Acclaimed Mi'kmaw filmmaker Jeff Barnaby dead at 46

Representatives say Mi'kmaw filmmaker Jeff Barnaby, who helped shape modern Indigenous cinema with movies like Rhymes for Young Ghouls and Blood Quantum, has died at age 46 after a battle with cancer.

Representatives say acclaimed director of Rhymes for Young Ghouls, Blood Quantum died of cancer

A man sits in front of a microphone, with the partially blurred word "TIFF" visible on a blue wall behind him. He is smiling.
Director Jeff Barnaby speaks during a press conference at the 2013 Toronto International Film Festival in Toronto on Sept. 6, 2013. The celebrated filmmaker, whose Rhymes for Young Ghouls and Blood Quantum helped define modern Indigenous cinema, has died. (Galit Rodan/The Canadian Press)

Mi'kmaw filmmaker Jeff Barnaby, considered a visionary of modern Indigenous cinema, has died.

The director's representatives say he died after a yearlong battle with cancer. He was 46. 

Raised on the Listuguj Reserve in Quebec, Barnaby helmed many short films, including the Jutra Award-nominated The Colony and the Genie-nominated File Under Miscellaneous.

The writer-director, who continued to be based in Montreal during much of his career, gained acclaim for his 2013 debut feature Rhymes for Young Ghouls. The film criticized Canada's residential school system in a way that hadn't been widely seen in cinema before. Set in the 1970s, it also reminded audiences that the events it depicted were not ancient history.

Barnaby followed up Ghouls with the 2019 zombie horror film Blood Quantum, which swept the Canadian Screen Awards, winning six out of its 10 nominations — the most of any film at the awards that year. It featured a cast that was nearly all Indigenous and took Barnaby more than 13 years from conception to debut.

From left, Forrest Goodluck, Michael Greyeyes and Kiowa Gordon appear in a scene from Jeff Barnaby's film Blood Quantum. (Elevation Pictures)

"In qualified and political terms, it's 100 per cent a Native zombie exploitation film," Barnaby said in a 2020 interview with CBC. 

Blood Quantum depicted a zombie outbreak on a fictional Mi'kmaq reserve. Though it premiered at the Toronto International Film Festival in 2019, its theatrical release was cancelled due to the COVID-19 pandemic and it was instead released on streaming services in 2020. 

"People keep calling it a pressing film with all of the stuff happening now because of the virus," Barnaby said of the movie, which loosely paralleled the ongoing pandemic. "Meanwhile Native people have been putting up with it forever."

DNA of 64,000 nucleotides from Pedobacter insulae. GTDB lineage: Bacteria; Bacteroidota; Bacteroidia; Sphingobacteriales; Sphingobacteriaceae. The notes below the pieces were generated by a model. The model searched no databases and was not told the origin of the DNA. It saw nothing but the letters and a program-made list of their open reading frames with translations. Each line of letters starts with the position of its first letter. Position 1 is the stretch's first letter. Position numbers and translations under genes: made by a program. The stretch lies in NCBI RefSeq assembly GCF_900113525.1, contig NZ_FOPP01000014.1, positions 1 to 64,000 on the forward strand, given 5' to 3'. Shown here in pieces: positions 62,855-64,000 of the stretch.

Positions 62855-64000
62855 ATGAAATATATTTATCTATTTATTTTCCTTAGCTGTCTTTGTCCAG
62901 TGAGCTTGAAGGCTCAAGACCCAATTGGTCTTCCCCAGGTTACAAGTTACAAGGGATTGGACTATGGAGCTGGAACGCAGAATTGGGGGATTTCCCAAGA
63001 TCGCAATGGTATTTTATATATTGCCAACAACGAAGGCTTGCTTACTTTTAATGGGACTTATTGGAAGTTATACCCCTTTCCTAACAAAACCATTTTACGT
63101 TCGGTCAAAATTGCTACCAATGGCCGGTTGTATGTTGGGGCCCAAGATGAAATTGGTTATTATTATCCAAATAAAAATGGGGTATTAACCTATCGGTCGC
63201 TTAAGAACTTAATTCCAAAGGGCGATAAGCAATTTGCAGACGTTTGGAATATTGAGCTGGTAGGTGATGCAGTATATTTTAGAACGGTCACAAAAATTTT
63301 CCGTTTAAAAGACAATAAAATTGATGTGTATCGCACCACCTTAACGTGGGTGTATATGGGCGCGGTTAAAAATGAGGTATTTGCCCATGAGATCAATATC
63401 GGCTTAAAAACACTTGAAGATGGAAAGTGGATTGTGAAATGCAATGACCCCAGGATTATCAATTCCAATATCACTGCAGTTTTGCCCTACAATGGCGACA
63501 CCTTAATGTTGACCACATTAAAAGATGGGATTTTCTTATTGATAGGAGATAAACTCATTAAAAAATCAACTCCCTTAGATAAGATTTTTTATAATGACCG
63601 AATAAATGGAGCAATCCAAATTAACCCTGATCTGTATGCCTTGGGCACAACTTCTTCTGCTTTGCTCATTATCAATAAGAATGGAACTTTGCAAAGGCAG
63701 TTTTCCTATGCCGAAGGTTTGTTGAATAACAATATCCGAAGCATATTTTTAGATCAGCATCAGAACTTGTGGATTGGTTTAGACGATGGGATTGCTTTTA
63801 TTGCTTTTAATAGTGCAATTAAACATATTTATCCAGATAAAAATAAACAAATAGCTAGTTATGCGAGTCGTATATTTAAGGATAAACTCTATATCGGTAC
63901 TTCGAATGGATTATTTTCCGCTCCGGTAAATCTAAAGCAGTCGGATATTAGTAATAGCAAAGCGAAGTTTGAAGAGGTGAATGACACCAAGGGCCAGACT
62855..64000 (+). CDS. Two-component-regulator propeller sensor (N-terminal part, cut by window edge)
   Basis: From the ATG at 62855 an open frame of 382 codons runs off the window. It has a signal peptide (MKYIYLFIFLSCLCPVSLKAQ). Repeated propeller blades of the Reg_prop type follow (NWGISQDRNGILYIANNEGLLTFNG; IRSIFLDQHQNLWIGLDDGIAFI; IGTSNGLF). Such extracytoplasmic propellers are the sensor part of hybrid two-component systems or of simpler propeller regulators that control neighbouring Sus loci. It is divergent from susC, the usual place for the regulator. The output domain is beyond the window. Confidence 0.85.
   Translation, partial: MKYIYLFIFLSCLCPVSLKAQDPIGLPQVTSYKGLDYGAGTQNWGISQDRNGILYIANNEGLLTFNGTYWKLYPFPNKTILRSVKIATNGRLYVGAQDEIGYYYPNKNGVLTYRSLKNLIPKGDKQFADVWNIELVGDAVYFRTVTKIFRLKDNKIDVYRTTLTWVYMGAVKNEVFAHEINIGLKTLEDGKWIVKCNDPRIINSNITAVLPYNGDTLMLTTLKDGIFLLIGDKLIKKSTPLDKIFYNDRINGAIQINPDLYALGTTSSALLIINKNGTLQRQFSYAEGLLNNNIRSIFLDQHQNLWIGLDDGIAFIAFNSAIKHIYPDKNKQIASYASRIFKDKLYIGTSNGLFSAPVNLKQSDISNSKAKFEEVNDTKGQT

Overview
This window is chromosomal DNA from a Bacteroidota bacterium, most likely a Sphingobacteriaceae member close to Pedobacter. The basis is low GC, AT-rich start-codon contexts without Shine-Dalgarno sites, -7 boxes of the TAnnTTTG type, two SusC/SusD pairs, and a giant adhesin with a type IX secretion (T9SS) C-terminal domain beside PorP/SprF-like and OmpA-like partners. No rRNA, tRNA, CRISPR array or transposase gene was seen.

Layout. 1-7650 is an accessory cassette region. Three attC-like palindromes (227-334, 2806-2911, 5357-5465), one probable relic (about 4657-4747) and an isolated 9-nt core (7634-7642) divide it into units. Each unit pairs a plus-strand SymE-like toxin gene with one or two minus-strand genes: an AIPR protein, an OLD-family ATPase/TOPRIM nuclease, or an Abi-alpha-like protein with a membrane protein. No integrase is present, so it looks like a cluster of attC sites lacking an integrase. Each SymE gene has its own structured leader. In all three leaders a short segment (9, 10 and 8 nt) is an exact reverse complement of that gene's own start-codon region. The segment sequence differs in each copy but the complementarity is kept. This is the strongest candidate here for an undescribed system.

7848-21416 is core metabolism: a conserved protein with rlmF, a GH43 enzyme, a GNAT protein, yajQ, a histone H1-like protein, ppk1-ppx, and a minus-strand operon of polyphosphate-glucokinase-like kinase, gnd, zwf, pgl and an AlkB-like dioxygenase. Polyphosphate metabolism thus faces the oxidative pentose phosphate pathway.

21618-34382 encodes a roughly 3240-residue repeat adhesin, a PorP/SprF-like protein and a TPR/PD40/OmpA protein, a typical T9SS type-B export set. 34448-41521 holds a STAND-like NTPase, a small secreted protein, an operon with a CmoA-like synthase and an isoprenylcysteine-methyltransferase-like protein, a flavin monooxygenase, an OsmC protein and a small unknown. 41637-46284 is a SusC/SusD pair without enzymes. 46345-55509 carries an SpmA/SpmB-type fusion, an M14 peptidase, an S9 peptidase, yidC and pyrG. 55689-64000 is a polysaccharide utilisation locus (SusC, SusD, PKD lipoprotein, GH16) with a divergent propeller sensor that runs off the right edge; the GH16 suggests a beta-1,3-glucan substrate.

Friends share sorrow, praise

Friends and contemporaries shared their sorrow soon after news of his death broke. 

"Beautifully stubborn 'til the very end, Jeff Barnaby was bold in his life and his work. He bore a sensitivity, poignancy and depth within him," friend and actor Kawennáhere Devery Jacobs was quoted as saying in a media release. 

Jacobs — who currently stars in the Taika Waititi-created series Reservation Dogs and who will appear in the upcoming Marvel series Echo — starred in Rhymes for Young Ghouls.

In the release, she went on to say she "wouldn't be an actor today" without the influence of Barnaby, whose films "resonated with audiences Indigenous and non-Native alike."

On Twitter, Toronto International Film Festival CEO Cameron Bailey described Barnaby as an "artist powered by a blazing fire," who "understood horror on its deepest levels."

"Canadian cinema was better for having his talents, passion and vision," said actor and writer Jay Baruchel in his own post.

And fellow Canadian screenwriter and director Jason Eisener shared that Barnaby "was incredibly talented with a strong inspirational voice."

Barnaby is survived by his wife, Sarah Del Seronde, and son, Miles.


Jackson Weaver is a senior writer for CBC Entertainment News. You can reach him at jackson.weaver@cbc.ca, or follow him on Twitter at @jacksonwweaver

With files from The Canadian Press